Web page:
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Prosecuting attorney removed from office | News, Sports, Jobs – INJURY ATTORNEY

Prosecuting attorney removed from office | News, Sports, Jobs

Maui District Council unanimously voted Friday to remove District Attorney Don Guzman for workplace violence and upheld a council committee decision about a month ago.

The council recognized Guzman’s work while he was running his department and said Friday it couldn’t overlook his behavior. He voted 9-0 for a resolution that Mayor Michael Victorino tabled in October to request Guzman’s removal.

“The committee recognized the prosecutor’s accomplishments as a department head, but couldn’t fail to see a pattern of angry outbursts and verbal threats that violated the county violence in the workplace action plan.” Councilor Mike Molina said Friday before the vote.

Guzman, who has been on administrative leave since mid-September, said Friday that he would appeal the decision.

“I have hired a very good labor law attorney, Mr. Roman Amaguin, and I will pursue justice through legal action against the county for what I believe to be unfair treatment, violations of the constitution and federal laws, and tort claims against individuals who have libel and defamation have committed “. Guzman said in an email to The Maui News.

Guzman held the seat of the council in Kahului from 2013 to 2018 and was appointed head of the prosecutor’s office by Victorino after an unsuccessful bid for the mayor in 2018. He worked as a civil and family lawyer.

In a seven and a half page response to Friday’s decision, Guzman said he and his family made many sacrifices for the community and that he was saddened by the mayor and council’s decision.

“Now I am the victim of a failed trial” he wrote. “A failed process initiated by a mayor whose direct actions regarding the pandemic resulted in the stress and anxiety that led to my disagreement with Ms. Matthews. A failed process that was facilitated by the council members whom I once proudly called my colleagues and who share responsibility for the fair and equal treatment of all district employees. This has been a truly daunting experience, but I have a duty to the people of Maui county to resolve this matter so that no other county employee is exposed to a similar failed process. “

Guzman claims that he was denied due process during the investigation and subsequent trial.

He discussed disagreements with the mayor, work stressors, and personal health issues, and refuted every county employee who testified against him during last month’s hearing.

On November 5, the Council’s Governance, Ethics and Transparency Committee heard testimony of Guzman’s proposed removal from five prosecutors reporting on Guzman’s report “Template” abuse, detailed situations of his anger, screaming, swearing, degrading comments, threats and physical acts. According to testers, there were six incidents this year. Another encounter dates back to 2015.

Numerous others wrote and spoke in support of him, some saying he suffered as a result “Diabetic anger.”

One of the department’s staff, Assistant Prosecutor Leslee Matthews, recently filed a complaint about an email exchange related to the COVID-19 security plan and an angry confrontation with Guzman. The administration then hired an attorney from Honolulu to conduct an independent investigation.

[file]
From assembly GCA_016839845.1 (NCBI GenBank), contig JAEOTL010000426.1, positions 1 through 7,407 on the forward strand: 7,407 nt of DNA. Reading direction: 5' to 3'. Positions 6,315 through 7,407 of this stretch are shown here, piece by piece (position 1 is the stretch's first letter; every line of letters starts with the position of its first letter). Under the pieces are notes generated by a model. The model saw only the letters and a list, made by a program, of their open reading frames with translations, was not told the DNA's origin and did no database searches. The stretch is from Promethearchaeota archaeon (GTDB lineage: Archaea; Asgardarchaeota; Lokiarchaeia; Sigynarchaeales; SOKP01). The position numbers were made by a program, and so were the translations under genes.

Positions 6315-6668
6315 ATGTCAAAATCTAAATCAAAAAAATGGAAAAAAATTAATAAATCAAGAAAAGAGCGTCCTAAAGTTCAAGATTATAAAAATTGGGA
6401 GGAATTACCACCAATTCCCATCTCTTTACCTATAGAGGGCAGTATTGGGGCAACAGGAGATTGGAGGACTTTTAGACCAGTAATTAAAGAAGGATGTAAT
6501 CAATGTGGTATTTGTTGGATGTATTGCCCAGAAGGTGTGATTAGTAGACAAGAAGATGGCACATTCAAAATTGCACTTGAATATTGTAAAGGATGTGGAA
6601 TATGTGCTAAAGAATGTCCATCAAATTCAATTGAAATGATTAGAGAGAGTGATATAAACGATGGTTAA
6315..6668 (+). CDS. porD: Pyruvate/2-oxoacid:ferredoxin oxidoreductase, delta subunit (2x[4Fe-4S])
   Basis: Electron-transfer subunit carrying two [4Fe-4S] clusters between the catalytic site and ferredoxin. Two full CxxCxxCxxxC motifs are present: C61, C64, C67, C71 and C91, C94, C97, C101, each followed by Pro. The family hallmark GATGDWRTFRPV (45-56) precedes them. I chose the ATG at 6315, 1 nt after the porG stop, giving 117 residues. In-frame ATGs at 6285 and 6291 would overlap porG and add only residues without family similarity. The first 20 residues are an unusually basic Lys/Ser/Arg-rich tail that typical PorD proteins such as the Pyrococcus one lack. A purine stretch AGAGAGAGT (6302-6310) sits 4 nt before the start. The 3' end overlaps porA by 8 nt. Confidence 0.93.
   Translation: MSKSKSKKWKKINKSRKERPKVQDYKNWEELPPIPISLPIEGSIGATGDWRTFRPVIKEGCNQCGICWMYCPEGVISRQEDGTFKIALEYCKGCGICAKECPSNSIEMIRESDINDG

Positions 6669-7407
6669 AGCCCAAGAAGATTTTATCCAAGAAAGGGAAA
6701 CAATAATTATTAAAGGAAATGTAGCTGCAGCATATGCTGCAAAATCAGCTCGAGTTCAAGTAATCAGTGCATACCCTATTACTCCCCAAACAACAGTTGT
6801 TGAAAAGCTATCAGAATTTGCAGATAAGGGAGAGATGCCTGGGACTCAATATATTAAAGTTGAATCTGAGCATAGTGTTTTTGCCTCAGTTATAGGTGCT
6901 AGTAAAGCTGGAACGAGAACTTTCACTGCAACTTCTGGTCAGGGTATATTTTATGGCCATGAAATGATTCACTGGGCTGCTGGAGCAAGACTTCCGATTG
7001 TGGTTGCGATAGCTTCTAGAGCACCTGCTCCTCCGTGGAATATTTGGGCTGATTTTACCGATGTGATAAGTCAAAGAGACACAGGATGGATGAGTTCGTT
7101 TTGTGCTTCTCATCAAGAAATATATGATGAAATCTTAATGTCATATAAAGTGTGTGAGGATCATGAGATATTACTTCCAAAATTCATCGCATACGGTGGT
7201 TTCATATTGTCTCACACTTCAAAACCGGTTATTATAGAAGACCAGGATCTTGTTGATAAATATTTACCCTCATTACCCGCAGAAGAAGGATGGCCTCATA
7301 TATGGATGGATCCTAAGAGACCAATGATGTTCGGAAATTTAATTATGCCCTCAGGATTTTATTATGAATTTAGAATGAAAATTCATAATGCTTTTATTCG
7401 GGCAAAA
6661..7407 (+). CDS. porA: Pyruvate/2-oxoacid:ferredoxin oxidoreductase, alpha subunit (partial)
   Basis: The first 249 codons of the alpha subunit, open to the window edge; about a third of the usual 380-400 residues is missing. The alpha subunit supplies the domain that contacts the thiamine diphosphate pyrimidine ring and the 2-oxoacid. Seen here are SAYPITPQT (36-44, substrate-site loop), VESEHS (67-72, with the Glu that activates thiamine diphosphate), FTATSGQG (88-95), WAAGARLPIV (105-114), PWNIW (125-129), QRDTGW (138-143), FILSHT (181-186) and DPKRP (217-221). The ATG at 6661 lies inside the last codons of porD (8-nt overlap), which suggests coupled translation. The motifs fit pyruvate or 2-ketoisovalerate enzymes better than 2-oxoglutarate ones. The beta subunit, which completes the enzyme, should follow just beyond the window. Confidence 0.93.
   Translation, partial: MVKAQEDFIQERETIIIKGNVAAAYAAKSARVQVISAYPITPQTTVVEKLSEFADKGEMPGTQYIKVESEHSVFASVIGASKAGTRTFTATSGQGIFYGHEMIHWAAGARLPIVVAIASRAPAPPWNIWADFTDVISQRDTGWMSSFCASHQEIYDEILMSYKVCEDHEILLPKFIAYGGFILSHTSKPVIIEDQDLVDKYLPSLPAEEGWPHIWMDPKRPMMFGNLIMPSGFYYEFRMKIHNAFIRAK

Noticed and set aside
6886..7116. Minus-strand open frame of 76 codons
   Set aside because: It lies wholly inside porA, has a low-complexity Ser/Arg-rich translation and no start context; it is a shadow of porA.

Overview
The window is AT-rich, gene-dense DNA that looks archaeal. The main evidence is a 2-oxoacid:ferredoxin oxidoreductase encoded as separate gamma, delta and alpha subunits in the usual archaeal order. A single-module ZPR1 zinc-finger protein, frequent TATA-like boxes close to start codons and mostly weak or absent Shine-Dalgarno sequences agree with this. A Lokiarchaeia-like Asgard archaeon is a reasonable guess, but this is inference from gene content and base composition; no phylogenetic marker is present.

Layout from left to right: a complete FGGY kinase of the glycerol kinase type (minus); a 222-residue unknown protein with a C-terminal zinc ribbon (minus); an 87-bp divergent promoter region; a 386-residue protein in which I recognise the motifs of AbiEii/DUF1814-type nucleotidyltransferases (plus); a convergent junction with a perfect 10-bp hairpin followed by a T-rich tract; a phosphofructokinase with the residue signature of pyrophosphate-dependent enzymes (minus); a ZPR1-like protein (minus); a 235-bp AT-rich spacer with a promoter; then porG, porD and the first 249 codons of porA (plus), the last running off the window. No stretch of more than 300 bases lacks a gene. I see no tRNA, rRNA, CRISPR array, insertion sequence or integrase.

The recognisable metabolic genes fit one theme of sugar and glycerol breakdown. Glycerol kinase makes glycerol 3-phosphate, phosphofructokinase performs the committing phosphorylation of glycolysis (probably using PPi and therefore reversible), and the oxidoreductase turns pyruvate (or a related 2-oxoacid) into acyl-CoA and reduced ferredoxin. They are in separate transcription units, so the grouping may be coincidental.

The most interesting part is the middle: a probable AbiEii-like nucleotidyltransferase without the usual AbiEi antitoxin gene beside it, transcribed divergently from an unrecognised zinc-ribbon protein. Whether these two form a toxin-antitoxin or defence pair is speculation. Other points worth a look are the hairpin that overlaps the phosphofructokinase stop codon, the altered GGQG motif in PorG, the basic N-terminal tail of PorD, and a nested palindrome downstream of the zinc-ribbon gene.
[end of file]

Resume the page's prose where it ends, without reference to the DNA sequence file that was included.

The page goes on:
The investigation report said Guzman had “Engaged in intimidation threats to inflict psychological harm or injury” a violation of county violence in the action plan at work.

When Guzman raised the Matthews complaint on Friday, he said he could have done some things differently, but he stood by other decisions.

“I could have approached the situation a little differently, but I think your disobedience required a strong statement at this point.” Guzman wrote.

He added that he has since completed awareness training and dealt with personal medical issues.

The Maui News also received a memo as of 2015 regarding another complaint of workplace violence against Guzman.

The complaint was made by prosecutor Jo Gascon to then-council chairman Mike White. It was said that the then vice-chairman of the council, Guzman, had become “angry,” He slapped his hands on a desk and threatened to meet Gascon and others in Guzman’s office, causing another woman to burst into tears.

Guzman said Friday, Gascon’s testimony about the 2015 incident “Is curious because, according to the official attendance lists and staff, she did not attend this meeting in 2015.”

Guzman recently filed his own workplace violence against council chairwoman Alice Lee.

In the November 19 complaint, he said that Lee’s comments and questions during the November 5 committee hearing on the “Levels of violence in the workplace that causes emotional and psychological damage.” Lee previously refused to comment on the complaint.

Guzman said Friday he had no comment on the matter, “Except that I believe Chairperson Lee openly abused her behavior towards me during the November 5th GET committee meetings.”

During the committee and council process, current councilor Kelly King and former councilor Elle Cochran set out their own aggressive run-ins with Guzman.

Cochran testified Friday that she filed a complaint about workplace violence in the county and a Maui police report of a Guzman outbreak in 2017 that made her and her staff shiver and cry.

After Friday’s vote, Matthews thanked Victorino and the council members “For standing with us and those who could not speak out publicly against violence in the workplace.”

“Today the Council vote confirms that there is no place for violence in the workplace.” She said. “This brings us closer to ending violence against women and creating safe places to work, live and school. For those who are hurt, you are loved, you are cared for, and you are here for a reason. “

* Kehaulani Cerizo can be reached at

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